Ultra Running – General

How can I run an Ultra? 

100km Splits – Click to enlarge

An ‘ultra distance event’ is one that is longer than the standard marathon which is 26.2 miles/42.2kms. In practise the shortest ultras are usually 50km whilst the longest organised race is the Sri Chinmoy 3100 mile race held every year in New York on a half mile road loop.

The standard distances for international competition on the road are the 100km/62.2M and the 24hrs. Approximately 200 races a year are held for the 100km and the 24hrs events world wide on road and track courses.

The world governing body for athletics the International Association of Athletic Federations (IAAF) delegates responsibility for ultra running to the International Association of Ultrarunners (IAU). The IAU recognises performances at 6hrs, 12hrs, 24hrs, 48hrs and 6 days.

Because of the breadth of non-standard events there are thousands of ultra races world wide run on roads, tracks and trails. In the USA 100 mile trail races are very popular. In South Africa the world’s biggest ultra marathon is run on an annual basis, the Comrades Marathon, in fact about 88kms/55M, attracts fields of over 12000 runners.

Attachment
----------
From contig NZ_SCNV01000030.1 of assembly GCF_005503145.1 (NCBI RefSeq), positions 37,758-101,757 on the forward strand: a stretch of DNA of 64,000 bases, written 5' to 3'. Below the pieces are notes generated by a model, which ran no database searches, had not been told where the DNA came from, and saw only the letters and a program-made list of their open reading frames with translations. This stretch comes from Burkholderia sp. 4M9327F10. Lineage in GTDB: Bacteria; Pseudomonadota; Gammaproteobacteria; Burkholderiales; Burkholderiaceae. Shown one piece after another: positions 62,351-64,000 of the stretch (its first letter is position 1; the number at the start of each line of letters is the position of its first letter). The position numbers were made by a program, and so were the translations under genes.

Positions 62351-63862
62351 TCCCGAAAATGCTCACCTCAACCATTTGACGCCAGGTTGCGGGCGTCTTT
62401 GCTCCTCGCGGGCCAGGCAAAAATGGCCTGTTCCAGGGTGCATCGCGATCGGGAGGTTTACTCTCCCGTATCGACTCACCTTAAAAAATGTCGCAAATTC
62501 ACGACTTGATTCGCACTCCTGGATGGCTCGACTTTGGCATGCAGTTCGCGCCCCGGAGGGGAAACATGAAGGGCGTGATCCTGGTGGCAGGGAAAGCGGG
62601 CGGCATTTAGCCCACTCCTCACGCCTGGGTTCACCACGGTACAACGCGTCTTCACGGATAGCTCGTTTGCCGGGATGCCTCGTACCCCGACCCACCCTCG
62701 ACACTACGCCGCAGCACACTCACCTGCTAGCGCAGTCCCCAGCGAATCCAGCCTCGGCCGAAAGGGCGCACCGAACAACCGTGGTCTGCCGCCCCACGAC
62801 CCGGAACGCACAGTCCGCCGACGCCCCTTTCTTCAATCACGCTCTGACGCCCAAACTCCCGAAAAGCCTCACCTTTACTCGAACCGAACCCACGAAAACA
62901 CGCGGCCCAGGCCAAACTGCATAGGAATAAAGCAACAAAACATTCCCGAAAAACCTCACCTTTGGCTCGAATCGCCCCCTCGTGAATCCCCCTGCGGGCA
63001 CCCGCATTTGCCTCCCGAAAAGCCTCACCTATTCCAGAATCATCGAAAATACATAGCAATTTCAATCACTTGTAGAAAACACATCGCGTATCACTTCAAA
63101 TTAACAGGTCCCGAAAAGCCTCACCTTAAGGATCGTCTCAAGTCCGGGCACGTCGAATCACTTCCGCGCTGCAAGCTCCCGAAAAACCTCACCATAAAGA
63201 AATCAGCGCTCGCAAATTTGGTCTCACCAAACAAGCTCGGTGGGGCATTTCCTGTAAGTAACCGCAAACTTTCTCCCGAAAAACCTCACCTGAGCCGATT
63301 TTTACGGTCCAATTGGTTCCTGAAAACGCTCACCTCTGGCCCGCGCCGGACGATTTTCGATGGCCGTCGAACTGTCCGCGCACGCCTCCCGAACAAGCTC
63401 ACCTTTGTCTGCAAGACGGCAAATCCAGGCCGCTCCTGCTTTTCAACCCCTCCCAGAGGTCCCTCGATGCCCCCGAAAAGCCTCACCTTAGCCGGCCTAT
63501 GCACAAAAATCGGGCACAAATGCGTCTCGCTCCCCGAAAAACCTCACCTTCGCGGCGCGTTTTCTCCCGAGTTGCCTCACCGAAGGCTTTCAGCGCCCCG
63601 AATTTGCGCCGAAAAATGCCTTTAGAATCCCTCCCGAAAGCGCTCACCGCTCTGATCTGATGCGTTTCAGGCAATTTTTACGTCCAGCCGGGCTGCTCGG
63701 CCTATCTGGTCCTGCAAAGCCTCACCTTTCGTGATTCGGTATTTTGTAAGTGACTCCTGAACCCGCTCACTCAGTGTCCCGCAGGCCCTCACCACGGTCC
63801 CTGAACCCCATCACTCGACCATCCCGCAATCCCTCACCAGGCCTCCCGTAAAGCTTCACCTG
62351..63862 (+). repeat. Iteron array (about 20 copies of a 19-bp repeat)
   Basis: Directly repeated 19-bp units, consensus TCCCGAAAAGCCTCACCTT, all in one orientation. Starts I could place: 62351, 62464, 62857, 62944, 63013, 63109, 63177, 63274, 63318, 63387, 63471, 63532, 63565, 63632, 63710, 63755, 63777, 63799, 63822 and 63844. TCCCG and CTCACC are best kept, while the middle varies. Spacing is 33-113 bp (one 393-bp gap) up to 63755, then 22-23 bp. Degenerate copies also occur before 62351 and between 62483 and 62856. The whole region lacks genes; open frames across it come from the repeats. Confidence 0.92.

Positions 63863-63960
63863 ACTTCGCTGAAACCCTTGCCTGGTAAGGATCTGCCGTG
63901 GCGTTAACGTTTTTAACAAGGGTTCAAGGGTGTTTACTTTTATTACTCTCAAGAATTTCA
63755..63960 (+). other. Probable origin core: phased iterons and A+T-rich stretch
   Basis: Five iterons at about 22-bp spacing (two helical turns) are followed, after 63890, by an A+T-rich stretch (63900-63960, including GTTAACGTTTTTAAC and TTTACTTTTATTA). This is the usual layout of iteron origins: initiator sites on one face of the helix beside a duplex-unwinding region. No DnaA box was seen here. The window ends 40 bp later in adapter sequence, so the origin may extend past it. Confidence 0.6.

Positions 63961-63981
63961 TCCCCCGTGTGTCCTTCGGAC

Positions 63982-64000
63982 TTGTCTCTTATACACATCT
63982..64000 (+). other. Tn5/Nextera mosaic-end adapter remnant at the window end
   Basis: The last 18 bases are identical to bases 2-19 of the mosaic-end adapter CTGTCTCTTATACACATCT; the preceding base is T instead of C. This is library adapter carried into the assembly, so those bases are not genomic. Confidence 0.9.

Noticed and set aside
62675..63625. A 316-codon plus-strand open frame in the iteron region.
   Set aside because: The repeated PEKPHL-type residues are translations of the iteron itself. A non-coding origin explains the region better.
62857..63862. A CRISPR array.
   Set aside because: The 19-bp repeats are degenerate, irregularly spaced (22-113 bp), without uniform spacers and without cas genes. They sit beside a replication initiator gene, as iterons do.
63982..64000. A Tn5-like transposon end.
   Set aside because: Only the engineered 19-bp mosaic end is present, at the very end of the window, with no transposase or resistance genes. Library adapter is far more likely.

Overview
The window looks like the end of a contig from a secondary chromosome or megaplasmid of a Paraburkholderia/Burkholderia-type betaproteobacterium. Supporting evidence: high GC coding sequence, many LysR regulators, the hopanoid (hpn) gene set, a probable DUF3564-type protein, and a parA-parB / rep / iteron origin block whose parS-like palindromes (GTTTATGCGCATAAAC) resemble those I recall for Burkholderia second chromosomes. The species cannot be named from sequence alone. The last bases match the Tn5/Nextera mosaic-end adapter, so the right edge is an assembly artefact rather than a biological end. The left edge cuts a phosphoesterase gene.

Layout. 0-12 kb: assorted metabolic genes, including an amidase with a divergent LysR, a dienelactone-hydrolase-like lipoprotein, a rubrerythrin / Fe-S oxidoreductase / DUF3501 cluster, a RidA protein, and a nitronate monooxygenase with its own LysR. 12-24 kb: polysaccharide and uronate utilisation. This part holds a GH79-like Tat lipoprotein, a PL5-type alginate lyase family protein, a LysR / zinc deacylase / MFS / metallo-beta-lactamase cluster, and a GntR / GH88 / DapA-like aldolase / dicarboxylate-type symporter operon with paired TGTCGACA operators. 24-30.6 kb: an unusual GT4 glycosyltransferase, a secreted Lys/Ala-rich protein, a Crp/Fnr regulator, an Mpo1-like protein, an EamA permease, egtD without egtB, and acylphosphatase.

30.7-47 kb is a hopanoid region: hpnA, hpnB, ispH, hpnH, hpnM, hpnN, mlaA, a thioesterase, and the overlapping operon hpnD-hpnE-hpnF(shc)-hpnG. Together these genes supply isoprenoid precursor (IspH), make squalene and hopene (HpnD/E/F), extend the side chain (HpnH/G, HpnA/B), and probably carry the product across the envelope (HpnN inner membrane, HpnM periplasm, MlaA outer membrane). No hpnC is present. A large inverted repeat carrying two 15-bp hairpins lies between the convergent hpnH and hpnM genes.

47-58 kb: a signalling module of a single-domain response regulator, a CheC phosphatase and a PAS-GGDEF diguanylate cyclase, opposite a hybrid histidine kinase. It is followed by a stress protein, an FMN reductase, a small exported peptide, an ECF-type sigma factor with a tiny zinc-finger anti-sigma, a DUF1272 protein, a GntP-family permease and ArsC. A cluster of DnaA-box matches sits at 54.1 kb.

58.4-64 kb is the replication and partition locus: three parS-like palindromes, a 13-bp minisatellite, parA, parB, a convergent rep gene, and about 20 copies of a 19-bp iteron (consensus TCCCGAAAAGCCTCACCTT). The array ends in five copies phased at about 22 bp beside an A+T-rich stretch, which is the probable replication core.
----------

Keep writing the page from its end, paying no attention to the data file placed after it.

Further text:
Status of 100 Kilometres and Ultra Distance Racing

What is a 100 Kms Race?

1. A 100 kms race is 62 miles 246 yards long. It is the most popular of all ultra distance races. That is those longer than a marathon.

2. Most 100 kms races round the world are held on roads like the marathon. Competitors like road races because these give them a target and the feeling of going somewhere.

3. A few are held on athletic tracks, usually with the avowed purpose of setting records. But as 250 laps have to be run, lap recording is difficult and limits the number of competitors to about 30. If the competitors’ abilities are unequal, the slower athletes are often asked to leave the inner lane so that potential record breakers have a clear run. The slower competitors then have considerably more than 100 kms to run.

4. A few are held on trails, but this terrain is not really suitable for championships because of the uneven ground, difficulty of measuring the course accurately and, quite often, bottlenecks. Nevertheless trails are very popular.

5. In Great Britain all current and planned 100 kms races are held in parks or similar venues. This avoids traffic or the problems of closing roads, and enables fields of 300 to be accepted. Ideally laps should be 5 or 10 kms so competitors are able to monitor their pace and organisers to control the race.

International Status of 100 Kms Racing

6. For several years the International Association of Athletic Federations (IAAF) has listed the 100 kms as a standard distance for international competition under Rule 165. The International Association of Ultrarunners’ (IAU) 100 Kms Challenge has the lAAF’s official patronage. The lAU’s European 100 Kms Championships has the European Athletic Association’s (EAA) patronage.